POST TEN – THE DESIGN PROPOSAL

After thorough consideration of the issue at hand and feedback gained from the draft proposal workshop last week, I was able to make informed decisions to ultimately refine my design proposal. I had the advantageous point of being organised into a group of three, enabling me with useful feedback from not one but two peers. This allowed me to gather insights from a variety of perspectives and understand how I could start to refine my design proposal.

Within this class exercise, I came to realise just how important is is that my design proposal is successfully understood and received by the particular stakeholders and actors. Certain suggestions came from both peers that really resonated with me and have proved to inform changes within my design proposal. Such suggestions included consolidating the broadness of mental illnesses to depression which is most apparent in rural and remote areas of Australia. By focusing on this I was able to get some great references that support the desperate need for a reduction in societal stigma surrounding mental health within rural and remote areas and how this reduction may benefit the issue of mental health within these small communities.

Project Title: Spot the Difference

Practice Type: Service Design

The Issue: There is a glaring societal stigma surrounding mental health with an evident derogatory nature, particularly within rural and remote areas of Australia. The overall presence of mental illness is broadly similar in rural and urban Australia, however the suicide rate is considerably higher in rural and remote areas. This can be largely attributed to a combination of factors; accessibility and availability of services, economic factors, distance and isolation, and societal/cultural attitudes. The prevailing Australian cultural ‘She’ll be ‘right’ attitude towards mental health within rural Australia has lead to a subsequent lack of acknowledgement and care for such illnesses without ‘physical symptoms’. There is a dire need for an increase in mental illness recognition within such rural and remote areas in which these attitudes are most prominent. With such attitudes being inflicted upon the younger generation in these small communities, a vicious cycle of neglect is emerging, only adding to the incessant societal stigma surrounding mental health.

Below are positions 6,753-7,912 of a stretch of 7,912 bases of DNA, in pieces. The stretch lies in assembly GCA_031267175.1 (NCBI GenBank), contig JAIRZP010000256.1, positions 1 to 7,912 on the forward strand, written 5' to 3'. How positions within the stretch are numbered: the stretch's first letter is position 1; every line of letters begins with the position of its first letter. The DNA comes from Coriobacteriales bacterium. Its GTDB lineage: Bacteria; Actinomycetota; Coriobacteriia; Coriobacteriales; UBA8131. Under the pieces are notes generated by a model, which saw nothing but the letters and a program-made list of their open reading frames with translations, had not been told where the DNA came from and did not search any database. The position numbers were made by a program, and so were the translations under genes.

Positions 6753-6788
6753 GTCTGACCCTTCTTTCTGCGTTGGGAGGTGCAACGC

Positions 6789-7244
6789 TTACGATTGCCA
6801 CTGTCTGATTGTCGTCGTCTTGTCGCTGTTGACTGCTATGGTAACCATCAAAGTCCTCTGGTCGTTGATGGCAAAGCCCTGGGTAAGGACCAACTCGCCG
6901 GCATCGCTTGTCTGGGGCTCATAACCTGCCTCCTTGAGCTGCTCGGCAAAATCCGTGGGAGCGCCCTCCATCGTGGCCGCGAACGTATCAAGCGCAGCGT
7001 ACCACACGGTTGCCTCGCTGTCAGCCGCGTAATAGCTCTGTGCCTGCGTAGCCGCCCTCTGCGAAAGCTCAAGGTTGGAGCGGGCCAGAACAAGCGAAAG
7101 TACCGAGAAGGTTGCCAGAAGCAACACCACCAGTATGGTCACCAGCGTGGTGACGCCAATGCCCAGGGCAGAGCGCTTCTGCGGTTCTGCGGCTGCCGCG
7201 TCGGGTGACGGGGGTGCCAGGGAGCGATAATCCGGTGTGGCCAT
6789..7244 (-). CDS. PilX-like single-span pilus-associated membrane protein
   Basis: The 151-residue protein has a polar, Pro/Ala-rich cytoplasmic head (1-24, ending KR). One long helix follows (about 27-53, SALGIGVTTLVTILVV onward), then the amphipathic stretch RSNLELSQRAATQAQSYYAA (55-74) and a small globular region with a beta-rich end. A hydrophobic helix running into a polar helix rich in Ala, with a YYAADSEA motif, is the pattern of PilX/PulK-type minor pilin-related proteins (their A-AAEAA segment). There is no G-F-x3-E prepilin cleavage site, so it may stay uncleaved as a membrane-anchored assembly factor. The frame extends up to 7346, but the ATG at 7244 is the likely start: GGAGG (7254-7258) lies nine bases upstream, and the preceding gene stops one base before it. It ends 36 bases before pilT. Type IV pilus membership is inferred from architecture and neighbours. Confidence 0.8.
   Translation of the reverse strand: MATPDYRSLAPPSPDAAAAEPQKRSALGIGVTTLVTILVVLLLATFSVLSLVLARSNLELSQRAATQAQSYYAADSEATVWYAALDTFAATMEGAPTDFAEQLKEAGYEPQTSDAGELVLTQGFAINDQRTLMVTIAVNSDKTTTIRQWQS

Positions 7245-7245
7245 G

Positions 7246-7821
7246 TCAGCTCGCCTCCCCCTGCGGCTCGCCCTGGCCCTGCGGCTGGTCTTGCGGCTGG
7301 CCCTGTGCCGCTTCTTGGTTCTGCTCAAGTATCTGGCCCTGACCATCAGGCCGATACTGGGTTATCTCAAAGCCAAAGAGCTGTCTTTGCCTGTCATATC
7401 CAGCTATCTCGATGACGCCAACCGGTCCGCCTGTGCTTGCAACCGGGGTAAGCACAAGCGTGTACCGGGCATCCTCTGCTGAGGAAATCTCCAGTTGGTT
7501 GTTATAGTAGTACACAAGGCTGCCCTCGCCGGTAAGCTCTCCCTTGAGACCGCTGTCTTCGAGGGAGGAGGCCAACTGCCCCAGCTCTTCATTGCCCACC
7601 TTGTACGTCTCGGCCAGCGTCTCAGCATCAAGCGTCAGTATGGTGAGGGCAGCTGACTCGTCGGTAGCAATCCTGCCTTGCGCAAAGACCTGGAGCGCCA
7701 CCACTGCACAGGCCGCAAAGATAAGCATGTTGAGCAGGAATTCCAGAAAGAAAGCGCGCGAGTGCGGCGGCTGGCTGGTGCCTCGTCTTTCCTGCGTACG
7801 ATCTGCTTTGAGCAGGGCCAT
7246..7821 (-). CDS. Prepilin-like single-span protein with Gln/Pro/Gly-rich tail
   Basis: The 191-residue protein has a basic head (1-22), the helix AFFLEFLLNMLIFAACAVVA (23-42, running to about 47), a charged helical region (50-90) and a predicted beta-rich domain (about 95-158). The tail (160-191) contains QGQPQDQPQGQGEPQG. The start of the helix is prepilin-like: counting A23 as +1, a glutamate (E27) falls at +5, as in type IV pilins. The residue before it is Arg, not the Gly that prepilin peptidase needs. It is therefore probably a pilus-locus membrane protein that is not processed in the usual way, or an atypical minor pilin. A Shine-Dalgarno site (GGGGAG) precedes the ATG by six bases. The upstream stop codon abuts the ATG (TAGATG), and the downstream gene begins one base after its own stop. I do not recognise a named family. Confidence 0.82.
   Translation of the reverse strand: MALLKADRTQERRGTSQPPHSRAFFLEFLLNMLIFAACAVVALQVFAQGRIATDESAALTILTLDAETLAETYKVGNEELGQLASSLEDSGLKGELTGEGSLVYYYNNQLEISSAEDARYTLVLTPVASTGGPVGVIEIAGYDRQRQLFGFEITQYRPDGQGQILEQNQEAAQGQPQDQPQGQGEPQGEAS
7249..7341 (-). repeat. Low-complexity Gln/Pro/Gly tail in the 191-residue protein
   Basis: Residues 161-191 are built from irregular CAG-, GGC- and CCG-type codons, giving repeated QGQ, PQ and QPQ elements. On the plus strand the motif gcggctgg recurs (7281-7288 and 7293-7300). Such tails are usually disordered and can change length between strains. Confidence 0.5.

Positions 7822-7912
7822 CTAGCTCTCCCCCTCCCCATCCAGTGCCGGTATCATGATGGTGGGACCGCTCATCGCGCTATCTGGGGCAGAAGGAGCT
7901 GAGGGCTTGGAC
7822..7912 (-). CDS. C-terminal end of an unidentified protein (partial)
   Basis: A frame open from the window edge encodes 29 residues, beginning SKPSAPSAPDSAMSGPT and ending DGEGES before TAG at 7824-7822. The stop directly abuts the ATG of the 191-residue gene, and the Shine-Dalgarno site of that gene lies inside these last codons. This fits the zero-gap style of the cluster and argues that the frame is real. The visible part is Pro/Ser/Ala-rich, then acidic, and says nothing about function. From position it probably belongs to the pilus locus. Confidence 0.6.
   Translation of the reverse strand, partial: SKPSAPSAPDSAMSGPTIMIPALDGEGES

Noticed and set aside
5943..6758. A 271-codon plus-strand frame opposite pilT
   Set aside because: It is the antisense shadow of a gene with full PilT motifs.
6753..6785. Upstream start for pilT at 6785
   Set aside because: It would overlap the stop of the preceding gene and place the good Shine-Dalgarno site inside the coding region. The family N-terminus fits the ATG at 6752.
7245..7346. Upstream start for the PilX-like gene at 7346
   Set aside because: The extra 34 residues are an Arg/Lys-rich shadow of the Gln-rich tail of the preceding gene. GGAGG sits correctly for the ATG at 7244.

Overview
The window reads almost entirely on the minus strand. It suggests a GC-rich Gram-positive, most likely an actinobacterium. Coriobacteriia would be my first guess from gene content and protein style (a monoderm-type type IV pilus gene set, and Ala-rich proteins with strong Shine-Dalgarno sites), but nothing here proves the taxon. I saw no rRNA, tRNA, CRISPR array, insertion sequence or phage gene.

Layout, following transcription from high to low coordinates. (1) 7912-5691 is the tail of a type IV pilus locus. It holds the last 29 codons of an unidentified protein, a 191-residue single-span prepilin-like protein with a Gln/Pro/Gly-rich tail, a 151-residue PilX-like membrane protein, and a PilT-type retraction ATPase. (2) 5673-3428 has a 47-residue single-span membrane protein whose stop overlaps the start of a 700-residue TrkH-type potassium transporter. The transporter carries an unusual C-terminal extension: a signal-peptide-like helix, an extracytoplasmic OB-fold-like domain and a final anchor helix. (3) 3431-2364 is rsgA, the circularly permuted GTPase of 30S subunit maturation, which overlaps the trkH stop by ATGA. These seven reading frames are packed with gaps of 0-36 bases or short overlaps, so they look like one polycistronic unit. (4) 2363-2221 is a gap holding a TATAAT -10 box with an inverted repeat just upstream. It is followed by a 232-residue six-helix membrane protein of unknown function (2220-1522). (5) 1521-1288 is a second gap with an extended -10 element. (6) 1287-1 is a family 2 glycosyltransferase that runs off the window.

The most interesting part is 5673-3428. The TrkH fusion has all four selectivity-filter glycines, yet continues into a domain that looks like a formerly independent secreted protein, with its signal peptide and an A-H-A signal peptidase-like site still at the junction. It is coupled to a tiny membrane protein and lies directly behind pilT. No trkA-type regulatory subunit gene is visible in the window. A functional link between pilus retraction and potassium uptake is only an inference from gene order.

The Possible Change: It is without a doubt that Australia’s attitude towards mental health needs to be readjusted, especially the blasé attitudes so pertinent in rural and remote Australia. Ultimately, there needs to be a change in the societal stigma that surrounds mental health, that change being a significant reduction in said stigma. Though there are other important factors that contribute to the rising levels of suicide and depression within rural and remote areas (as listed above), by intervening and influencing a change in the youths predisposition there is hope to eradicate, or even reduce, societies stigma towards mental health. With young minds being at their most impressionable state between the ages of 8-12, this presents the opportunity to impart certain attitudinal characteristics and behaviours towards addressing the issue of mental health. By prompting conversation amongst this age group their is the potential to create safe environments in which help-seeking behaviours are encouraged and sufferers are integrated into a cohesive society.

The Design Action: Spot the Difference will aim to promote sensitive and appropriate conversations about the issue of mental health, ultimately changing societal attitudes and behaviours towards the issue through phrases and word association. The design action involves pairing two optional responses with a certain phrase in which someone suffering from depression may say. The two optional responses consist of one being the most appropriate and sensitive, the other being stereotypical of the ‘She’ll be ‘right’ Australian culture. By drawing on the popular children puzzles Spot the Difference, the design action revolves around the idea that the children partaking should be able to distinguish between the ‘right’ and ‘wrong’ responses. Two illustrations will be displayed aside one another that appear indifferent, yet the responses below will be the two opposing. The illustrations will be line drawings that invite the children partaking in the exercise to colour in the pictures according to the emotions and level of sensitivity of the responses below. By being both interactive and recognisable as a popular puzzle, the design hopes to be exciting and engaging while also encouraging these youths to dismiss the ‘She’ll be ‘right’ blasé attitude evident in their surrounding society, and assume a more sensitive approach to the topic of mental health.

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References

Mental health in rural areas. 2015. The Royal Australian & New Zealand College of Psychiatrists. [ONLINE] Available at: https://www.ranzcp.org/Publications/Rural-psychiatry/Mental-health-in-rural-areas.aspx. [Accessed 20 September 2016].

PATHWAYS OF RECOVERY: PREVENTING FURTHER EPISODES OF MENTAL ILLNESS – Rural and remote communities. 2016. Australian Government Department of Health. [ONLINE] Available at: http://health.gov.au/internet/publications/publishing.nsf/Content/mental-pubs-p-mono-toc~mental-pubs-p-mono-pop~mental-pubs-p-mono-pop-rur. [Accessed 20 September 2016].

The Huffington Post. 2016. Blokes, If We Don’t Stop Saying ‘She’ll Be Right’, We Won’t Be. [ONLINE] Available at: http://www.huffingtonpost.com.au/joel-feren/blokes-if-we-dont-stop-saying-shell-be-right-we-wont-be/. [Accessed 20 September 2016].

Commonwealth of Australia. 2016. KidsMatter. [ONLINE] Available at: http://www.kidsmatter.edu.au/. [Accessed 20 September 2016].